Add variety to your diet and fuel your body with the vitamins and minerals it needs with these often-overlooked foods
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You know it’s in: Citrus, red bell pepper
Surprising sources: Also known as ascorbic acid, vitamin C is a powerful antioxidant that helps your body protect against free radical damage, heal wounds, and prevent disease. And luckily for your taste buds, it comes in a variety of produce, not just oranges and red bell peppers.
A cup of chopped broccoli packs more than an entire day’s worth of C, and a cup of sliced green pepper also satisfies your daily need. Brussels sprouts, kiwi fruit, cantaloupe, and cauliflower are also loaded, while cup of chopped cabbage or tomato both clock in at around a third of your DV.
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You know it’s in: Milk, yogurt, cheese
Surprising sources: While the vast majority—a whopping 99 percent—of calcium in your body takes up space in your bones and teeth and supports their structure and function, this mineral is also crucial for carrying messages between the brain and the rest of the body, and helping release hormones and enzymes for almost all bodily functions. And although you may not guess it because dairy hogs the spotlight, there are plenty of other sources of calcium.
Eating fish with edible bones—they’re soft so you won’t taste them—is one of the best ways to bump up your intake, says Kerry Neville, R.D., a Seattle-based nutritionist. Seven sardine fillets supplies 321 milligrams (mg), about a third of your daily value (DV), and 3 ounces of any type of canned salmon with bones provides 18 percent of your DV.
Firm tofu—but not soft—is also an excellent source, with 25 percent DV in a half cup. And while turnip greens and kale are good sources, the bioavailability of calcium from these greens is poor, Neville says. So if you’re vegan or vegetarian, make sure to consume foods fortified with calcium (such as soymilk or orange juice) or take calcium supplements.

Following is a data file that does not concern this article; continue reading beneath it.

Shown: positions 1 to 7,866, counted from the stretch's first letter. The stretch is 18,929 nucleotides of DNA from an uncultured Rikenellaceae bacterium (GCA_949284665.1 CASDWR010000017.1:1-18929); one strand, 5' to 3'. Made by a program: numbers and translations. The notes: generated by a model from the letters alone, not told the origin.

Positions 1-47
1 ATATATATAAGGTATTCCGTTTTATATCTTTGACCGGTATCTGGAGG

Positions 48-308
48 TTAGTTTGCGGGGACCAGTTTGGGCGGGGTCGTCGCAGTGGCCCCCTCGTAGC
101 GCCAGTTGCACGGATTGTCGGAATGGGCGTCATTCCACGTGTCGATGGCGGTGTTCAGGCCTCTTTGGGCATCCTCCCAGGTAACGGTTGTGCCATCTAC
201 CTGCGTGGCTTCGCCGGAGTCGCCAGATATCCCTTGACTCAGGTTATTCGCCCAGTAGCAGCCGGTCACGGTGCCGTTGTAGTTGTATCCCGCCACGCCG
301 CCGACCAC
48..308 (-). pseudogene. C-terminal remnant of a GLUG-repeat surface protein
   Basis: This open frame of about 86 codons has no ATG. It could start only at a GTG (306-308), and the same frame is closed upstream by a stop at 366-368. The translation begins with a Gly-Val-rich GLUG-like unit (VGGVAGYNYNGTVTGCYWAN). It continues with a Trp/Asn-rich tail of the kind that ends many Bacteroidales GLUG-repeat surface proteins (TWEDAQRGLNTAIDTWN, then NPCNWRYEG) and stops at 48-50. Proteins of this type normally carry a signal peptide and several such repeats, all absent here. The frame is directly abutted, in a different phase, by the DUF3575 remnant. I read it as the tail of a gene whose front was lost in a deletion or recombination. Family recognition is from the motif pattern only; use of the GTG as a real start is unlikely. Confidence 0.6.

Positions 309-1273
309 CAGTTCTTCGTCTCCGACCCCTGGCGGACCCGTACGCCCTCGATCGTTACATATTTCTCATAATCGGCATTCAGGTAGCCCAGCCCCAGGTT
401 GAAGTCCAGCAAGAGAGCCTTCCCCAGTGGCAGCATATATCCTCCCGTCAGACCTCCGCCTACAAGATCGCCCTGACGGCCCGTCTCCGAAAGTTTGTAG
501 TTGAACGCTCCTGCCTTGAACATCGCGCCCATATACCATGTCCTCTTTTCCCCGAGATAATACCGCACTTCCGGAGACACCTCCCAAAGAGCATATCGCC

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You know it’s in: Red meat, chicken liver
Surprising sources: Iron aids in delivering oxygen to cells throughout the body, so if you don’t get enough, it can lead to fatigue and decreased immunity. But if you’re not a fan of beef, don’t panic, as this essential mineral is found in many other foods in even higher amounts.
One form of iron, called heme iron, is better absorbed by the body and found solely in animal foods, Neville explains. Crack open a can of oysters for more than three times the iron found in lean top sirloin per ounce and a heck of a lot better taste than chicken liver.
The other type of iron, nonheme, is found in plant foods such as a cup of cooked soybeans or lentils, which provide 48 percent and 37 percent of your DV, respectively. Beans, including kidney, lima, black-eye peas, and navy, will all get you at least a quarter of your daily iron per cup. And while Popeye’s favorite isn’t the best source, spinach does have a decent amount: 18 percent DV in a half cup cooked.
To help your body absorb nonheme iron, pair plant sources with vitamin C-rich foods, Neville says. For example, when making a salad with beans or lentils should include some orange segments or red bell pepper slices, or top it with a dressing made with lime or lemon juice, she suggests.
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You know it’s in: Carrots, sweet potatoes, pumpkin